We are back from a whirlwind trip to Williamsburg, Virginia, where my parents live. My sister, brother-in-law and nephew came down from Maryland, and we celebrated a late Christmas. Plane flights are so much cheaper before and after the two weeks around Christmas. And I like stretching the season out.
I had kept my eye on the weather, but I certainly wasn't expecting this snow that came on Sunday.
The weather report called for highs around 70 on Saturday and 19 on Monday, so I knew some sort of system would be moving through. But there was no mention of snow.
Still, it was lovely. We sat by the fire and watched the snow, and then we bravely went out to church.
And then we had brunch and then more hours of sitting by the fire and watching the snow.
My sister had been working out at the gym, and she told us about the storms that had swept across South Florida in the wee hours of Sunday morning. Our friend who lives in the back cottage posted some pictures, like this dramatic one:
Yes, that's a chair in the pool along with the palm frond. Amazingly, the chair is OK. There was no mention of the threat of this kind of weather when we left Florida.
Against this backdrop of strange weather, I read a pair of apocalyptic books, both set in the U.S. west, both in times that seem like they're just around the corner, not far away. I started with Claire Vaye Watkins' Gold Fame Citrus, which was compelling and poetic, but seemed to just fizzle towards its ending; by the end, I hated almost every character. Karl Taro Greenfeld's The Subprimes was both savage and funny and satiric, and I liked the characters better.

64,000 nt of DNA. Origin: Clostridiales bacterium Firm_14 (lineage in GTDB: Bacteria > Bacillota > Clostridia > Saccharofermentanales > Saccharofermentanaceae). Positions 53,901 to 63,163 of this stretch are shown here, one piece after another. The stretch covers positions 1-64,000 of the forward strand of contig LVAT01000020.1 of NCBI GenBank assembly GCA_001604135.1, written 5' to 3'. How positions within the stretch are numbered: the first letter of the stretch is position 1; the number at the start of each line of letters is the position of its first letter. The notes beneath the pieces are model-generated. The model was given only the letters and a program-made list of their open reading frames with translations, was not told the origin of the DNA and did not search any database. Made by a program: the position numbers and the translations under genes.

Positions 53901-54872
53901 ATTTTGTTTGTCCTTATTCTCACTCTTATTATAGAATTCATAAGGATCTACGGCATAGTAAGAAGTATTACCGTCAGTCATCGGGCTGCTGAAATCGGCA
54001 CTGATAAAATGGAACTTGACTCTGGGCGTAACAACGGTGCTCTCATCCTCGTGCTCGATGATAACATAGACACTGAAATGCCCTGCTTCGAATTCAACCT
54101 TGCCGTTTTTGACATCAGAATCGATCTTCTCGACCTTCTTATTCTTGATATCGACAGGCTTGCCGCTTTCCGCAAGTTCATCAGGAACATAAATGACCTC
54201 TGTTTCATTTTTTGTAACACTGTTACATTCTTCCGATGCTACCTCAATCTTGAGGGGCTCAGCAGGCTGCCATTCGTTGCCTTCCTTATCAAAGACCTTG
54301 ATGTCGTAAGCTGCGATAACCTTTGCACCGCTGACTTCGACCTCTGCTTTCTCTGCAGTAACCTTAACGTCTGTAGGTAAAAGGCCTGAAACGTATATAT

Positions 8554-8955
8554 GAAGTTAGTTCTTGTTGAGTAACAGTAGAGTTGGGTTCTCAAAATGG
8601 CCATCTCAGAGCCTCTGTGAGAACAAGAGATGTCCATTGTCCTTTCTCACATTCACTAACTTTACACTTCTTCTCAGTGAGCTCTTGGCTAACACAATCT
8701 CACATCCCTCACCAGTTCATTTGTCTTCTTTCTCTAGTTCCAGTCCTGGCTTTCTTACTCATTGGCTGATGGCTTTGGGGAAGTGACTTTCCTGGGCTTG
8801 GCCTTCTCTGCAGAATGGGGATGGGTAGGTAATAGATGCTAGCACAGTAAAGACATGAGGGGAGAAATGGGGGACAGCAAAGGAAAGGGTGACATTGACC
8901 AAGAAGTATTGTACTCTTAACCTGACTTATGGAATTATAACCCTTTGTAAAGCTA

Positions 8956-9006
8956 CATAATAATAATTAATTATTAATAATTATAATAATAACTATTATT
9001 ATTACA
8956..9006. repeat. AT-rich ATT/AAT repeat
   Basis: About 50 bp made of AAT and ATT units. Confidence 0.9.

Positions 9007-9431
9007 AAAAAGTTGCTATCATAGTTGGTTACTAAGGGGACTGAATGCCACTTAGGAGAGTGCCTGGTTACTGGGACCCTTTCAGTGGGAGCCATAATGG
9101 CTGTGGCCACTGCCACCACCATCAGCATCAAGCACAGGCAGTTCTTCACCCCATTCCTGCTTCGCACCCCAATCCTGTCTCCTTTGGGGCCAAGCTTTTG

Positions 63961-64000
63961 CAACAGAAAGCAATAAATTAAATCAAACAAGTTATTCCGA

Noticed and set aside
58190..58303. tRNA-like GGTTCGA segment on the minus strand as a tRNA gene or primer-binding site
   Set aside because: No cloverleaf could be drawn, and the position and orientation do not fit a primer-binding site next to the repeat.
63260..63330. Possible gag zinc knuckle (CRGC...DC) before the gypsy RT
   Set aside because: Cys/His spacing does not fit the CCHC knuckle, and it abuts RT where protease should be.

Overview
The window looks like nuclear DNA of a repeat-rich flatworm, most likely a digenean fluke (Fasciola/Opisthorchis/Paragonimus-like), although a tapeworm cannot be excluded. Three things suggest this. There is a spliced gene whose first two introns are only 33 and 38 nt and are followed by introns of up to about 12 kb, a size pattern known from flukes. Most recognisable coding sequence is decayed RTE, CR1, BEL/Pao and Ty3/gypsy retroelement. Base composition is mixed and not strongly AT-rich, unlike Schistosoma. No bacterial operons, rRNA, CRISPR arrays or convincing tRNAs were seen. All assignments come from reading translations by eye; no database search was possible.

The ghost of John Steinbeck haunts both books, as does the shadow of Stephen King's The Stand and the vampire series of Justin Cronin. I continue to be intrigued by the apocalyptic visions set in the desert southwest--are they different than apocalyptic visions set elsewhere? If I was a graduate student, perhaps I'd write a dissertation.
But as I am a woman at midlife without the time to write what really tugs at me, I'll leave that literary analysis to others. It was wonderful to sit and read, and to have time to be with my family. It was a quick week-end, as we arrived Saturday morning and left on Monday--no time for sightseeing or shopping.
In so many ways, it was the perfect end to the Christmas season--a chance to pause, to be together, to remember what really matters.